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The Extraordinary Adventures of Adele Blanc-Sec Review

There was a time where I believed that Luc Besson would never direct a film again. After giving us magnificent films like La Femme Nikita, The Professional and The Fifth Element, Besson had decided to become more of a writer/producer. It wasn't until years later, that he'd step back into the director's chair and offer the beautiful Angel-A, which managed to prove that he still had some cinematic brilliance left in him. Its never been hidden that Besson loves comics, which is very much evident in The Fifth Element, but I was certainly surprised that he'd directed another film based on a comic book character, Adele Blanc-Sec, who first appeared in print in 1976, by author Jacques Tardi. The result of this is 2010's The Extraordinary Adventures of Adele Blanc-Sec, which happens to showcase Luc Besson at his most whimsical, in this entertaining and energetic comic book film. The film stars Louise Bourgin as the titular character, as she travels around the world, goes on adventures and lives to writes about her exploits, as a sort of day job. We find her in the midst of seeking the remains of a mummified doctor, whose medical findings in ancient Egypt could be the key in helping her save her sister. While traveling back to Paris, with her mummy doctor in tow, Adele seeks the help of Professor Esperandieu (Jacky Nercessian), who might be able to psychically link his mind to the mummy, in order to find out any information that might be helpful. While in the process of trying to find the professor, a pterodactyl hatches from an old egg in the museum and starts wrecking havoc on the city. Its up to Adele and the professor to help stop the dinosaur from destroying everything and find a way to awaken the ancient secrets that lie within the mummy's past. The production values alone are worth checking out Adele Blanc-Sec, for Besson's production team has presented a beautiful rendition of early 20th century Paris. From the use of shooting on location, to the impressive costume design, Adele Blanc-Sec manages to imbue the vibrancy and liveliness of Tardi's comic book. The casting in the film is also brilliant, with the beautiful and charming Louise Bourgin playing the Adele, with humor, elegance and strength, that she easily carries the film single handedly. Many of the other actors, wearing some of the best make-up I've seen in awhile, play either very goofy characters or nefarious villains. Mathieu Almaric, of The Diving Bell and The Butterfly fame, looks almost nothing like his own self, as he portrays the evil Dieuleveult, an nefarious professor who is constantly trying to stop Ms. Blanc-Sec, at every turn. If there's anything major to fault the film, it would have to be its screenplay and running time. While Besson has done a great job at adapting the comics into a well crafted film, it remains painfully obvious that there are two comic book stories that have been slammed together. With this in play, the film begins to drag its feet towards the latter half of the film. Shout Factory's disc of Adele Blanc-Sec is very well done, with its rich video and audio presentation, as well as the few extras that showcase behind the scenes footage. The video on the Blu-Ray is presented in a AVC encoded, 1080p transfer, with an aspect ratio of 2.34:1. While the film would shine regardless, due to its production values, the films video pops off the screen and provides some incredible detail and beauty to this comic book adaptation. The audio is presented in DTS-HD Master Audio 5.1 Mixes, in both French and English, along with normal stereo mixes as well. I never bothered to see how the English dub sounded, but the French language track in surround was crystal clear and a lot of fun. From the bustling activity in the pyramid sequence, to the pterodactyl flying around Paris, there's a great deal of the surround channels being utilized properly and creating a wonderful experience. There's a behind the scenes look at the film, that speaks to not only the cast and crew, but to also Mr. Tardi, who lends his experiences of working on the comics, as well as his experience on the set. Overall, Luc Besson has managed to craft a beautiful and energetic comic book film in The Extraordinary Adventures of Adele Blanc-Sec. While its a tad long, there's plenty of things to enjoy on this fun little film.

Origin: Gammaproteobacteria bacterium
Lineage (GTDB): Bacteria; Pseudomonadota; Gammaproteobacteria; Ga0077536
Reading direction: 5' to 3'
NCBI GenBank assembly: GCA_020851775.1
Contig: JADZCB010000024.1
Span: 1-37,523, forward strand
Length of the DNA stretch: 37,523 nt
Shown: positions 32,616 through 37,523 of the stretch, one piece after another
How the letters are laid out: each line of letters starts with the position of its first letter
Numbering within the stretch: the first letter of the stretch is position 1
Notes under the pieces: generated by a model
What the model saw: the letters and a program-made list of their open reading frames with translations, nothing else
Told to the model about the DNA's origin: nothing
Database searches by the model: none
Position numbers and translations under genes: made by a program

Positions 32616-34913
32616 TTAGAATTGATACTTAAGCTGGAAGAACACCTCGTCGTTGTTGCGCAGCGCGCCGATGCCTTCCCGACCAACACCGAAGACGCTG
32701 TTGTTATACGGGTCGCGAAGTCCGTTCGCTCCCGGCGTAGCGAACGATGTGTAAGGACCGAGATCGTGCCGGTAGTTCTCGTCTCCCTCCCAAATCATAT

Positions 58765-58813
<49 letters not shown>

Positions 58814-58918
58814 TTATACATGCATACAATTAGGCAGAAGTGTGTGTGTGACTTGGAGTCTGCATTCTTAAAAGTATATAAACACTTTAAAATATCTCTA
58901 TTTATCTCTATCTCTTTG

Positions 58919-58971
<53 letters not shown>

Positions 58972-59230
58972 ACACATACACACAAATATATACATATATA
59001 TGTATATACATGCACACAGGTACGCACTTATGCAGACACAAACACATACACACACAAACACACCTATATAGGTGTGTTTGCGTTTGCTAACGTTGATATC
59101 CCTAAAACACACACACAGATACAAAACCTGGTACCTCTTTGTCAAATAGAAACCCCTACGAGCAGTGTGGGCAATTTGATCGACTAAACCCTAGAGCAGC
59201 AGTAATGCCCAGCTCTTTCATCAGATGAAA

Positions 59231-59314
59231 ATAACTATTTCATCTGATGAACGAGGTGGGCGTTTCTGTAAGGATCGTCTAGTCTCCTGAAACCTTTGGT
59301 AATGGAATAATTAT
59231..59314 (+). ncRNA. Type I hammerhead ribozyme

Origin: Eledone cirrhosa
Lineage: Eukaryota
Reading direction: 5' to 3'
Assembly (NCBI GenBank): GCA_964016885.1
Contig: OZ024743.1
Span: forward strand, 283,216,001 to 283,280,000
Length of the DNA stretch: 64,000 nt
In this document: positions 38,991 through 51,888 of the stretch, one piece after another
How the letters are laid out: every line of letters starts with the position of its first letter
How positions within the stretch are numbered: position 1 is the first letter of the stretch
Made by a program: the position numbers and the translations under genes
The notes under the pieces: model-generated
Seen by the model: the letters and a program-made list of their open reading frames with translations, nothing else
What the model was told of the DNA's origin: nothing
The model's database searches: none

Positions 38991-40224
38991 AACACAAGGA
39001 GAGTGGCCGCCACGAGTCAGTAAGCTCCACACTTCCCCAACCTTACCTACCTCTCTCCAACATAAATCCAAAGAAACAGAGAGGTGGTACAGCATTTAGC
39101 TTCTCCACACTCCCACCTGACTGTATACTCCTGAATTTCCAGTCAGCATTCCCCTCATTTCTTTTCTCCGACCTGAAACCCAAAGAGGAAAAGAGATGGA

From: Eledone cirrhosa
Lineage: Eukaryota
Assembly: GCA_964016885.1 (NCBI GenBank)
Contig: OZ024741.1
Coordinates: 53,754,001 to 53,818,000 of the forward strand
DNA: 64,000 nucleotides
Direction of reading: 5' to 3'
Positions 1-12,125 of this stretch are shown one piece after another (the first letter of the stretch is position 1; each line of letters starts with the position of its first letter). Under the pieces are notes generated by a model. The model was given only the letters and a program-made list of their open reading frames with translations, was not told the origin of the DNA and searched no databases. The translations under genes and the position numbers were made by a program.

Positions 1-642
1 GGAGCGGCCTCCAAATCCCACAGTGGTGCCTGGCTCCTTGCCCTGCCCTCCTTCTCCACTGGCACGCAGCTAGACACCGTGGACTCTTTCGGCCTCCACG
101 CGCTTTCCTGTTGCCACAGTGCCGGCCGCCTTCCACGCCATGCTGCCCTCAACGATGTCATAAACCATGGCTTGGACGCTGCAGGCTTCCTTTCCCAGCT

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About / Bio
Ruben Rosario is the head editor of the Movie Department at Entertainment Fuse. He co-hosts The Plot Hole, with Simon Brookfield and has a major love for cinema, comics and anime.

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